For United Flight 173, the crash dynamics were much different. Initially, "United Flight 173, a DC-8 approaching Portland, Ore., with 181 passengers, circled near the airport for an hour as the crew tried in vain to sort out a landing gear problem" (Noland, 2012). Due to the concerns of the landing gear issues, the crew did not fully noted the impact the delay was causing on the fuel supply. Thus, the fuel supply diminished rapidly under their noses. Although "gently warned of the rapidly diminishing fuel supply by the flight engineer on board, the captain -- later described by one investigator as 'an arrogant S.O.B.' -- waited too long to begin his final approach. The DC-8 ran out of fuel and crashed in a suburb, killing 10" (Noland, 2012). The captain had failed to notice the rapidly diminishing steel supply. Despite multiple communications between the captain and crew, along with ground forces, the pilot made the ill-fated decision to keep circling in order to try to figure out the landing gear issues. Thus, "contributing to the accident was the failure of the other two flight crewmembers either to fully comprehend the criticality of the fuel state or to successfully communicate their concern to the captain" (Air Disasters, 2013). This critical error caused serious consequences, initially bringing the plane down. Unfortunately, the lack of concern for fuel created the situation that killed 10 people. The research shows that "the plane crashed about 6 mi southeast of the airport. The aircraft was destroyed; there was no fire. Of the 181 passengers and 8 crewmembers aboard, 8 passengers, the flight engineer, and a flight attendant were killed and 21 passengers and 2 crewmembers were injured seriously" (Air Disasters, 2013). There were additional elements that were much different than the Dallas flight. First, this flight crashed in a wooded residential area and not the strip of an airport. This created a situation where there could have been more ground casualties, although luckily there were not. Despite the fact "there were many occupied houses and apartment complexes in the immediate vicinity of the accident, there were no ground casualties and no post crash fire" (Air Disasters, 2013). Thus, the consequences of this flight were far less severe than seen in Dallas.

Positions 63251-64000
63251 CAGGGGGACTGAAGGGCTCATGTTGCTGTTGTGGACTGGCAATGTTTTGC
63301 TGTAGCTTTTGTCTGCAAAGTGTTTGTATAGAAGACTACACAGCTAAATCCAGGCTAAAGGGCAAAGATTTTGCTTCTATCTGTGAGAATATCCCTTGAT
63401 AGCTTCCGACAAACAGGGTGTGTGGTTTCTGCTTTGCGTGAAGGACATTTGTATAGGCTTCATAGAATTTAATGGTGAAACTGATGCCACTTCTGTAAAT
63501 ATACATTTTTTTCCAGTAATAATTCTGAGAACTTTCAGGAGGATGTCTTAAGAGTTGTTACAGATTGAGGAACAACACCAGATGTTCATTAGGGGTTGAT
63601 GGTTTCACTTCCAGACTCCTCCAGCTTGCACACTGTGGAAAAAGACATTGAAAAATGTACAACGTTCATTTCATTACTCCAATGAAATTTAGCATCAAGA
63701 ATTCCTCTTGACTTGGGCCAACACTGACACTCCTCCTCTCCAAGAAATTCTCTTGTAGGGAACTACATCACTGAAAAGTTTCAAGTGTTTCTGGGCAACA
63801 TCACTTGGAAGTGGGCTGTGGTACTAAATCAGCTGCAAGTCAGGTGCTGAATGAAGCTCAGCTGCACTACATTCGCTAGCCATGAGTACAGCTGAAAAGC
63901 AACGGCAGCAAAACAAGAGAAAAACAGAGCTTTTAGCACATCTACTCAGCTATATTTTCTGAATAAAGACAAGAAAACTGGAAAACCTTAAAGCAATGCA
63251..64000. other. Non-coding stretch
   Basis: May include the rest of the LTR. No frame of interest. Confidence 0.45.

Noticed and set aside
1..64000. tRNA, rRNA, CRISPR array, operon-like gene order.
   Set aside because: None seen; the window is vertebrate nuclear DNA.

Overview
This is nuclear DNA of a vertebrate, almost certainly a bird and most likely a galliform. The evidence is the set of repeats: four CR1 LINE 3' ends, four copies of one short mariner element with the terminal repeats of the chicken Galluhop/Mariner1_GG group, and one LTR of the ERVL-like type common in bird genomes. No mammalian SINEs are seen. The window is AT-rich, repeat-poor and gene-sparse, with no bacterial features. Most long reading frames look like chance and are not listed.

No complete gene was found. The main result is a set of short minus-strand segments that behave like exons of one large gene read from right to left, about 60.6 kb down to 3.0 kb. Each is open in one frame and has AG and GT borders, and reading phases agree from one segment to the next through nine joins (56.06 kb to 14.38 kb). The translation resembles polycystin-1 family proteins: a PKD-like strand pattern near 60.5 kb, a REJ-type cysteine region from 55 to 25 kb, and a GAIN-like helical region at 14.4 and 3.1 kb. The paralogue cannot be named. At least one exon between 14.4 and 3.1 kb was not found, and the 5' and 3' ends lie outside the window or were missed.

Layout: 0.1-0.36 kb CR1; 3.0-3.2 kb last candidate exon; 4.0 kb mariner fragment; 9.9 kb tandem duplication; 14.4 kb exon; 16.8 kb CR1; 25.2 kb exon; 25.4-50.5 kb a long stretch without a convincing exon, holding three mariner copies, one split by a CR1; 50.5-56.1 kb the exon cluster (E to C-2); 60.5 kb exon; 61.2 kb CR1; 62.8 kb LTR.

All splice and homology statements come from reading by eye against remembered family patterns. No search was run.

Because of the close proximity of the crash to the DFW Airport, accessibility was quite for first responders. Included in the organization that responded were the Dallas / Forth Worth Airport Department of Public Safety, the Texas Department of Public Safety, the Irving Fire Department, the Irving Police Department, as well as some members of the Dallas Police Department. Safety organizations and first responders were notified immediately after the crash, with some arriving minutes after the plane…[continue]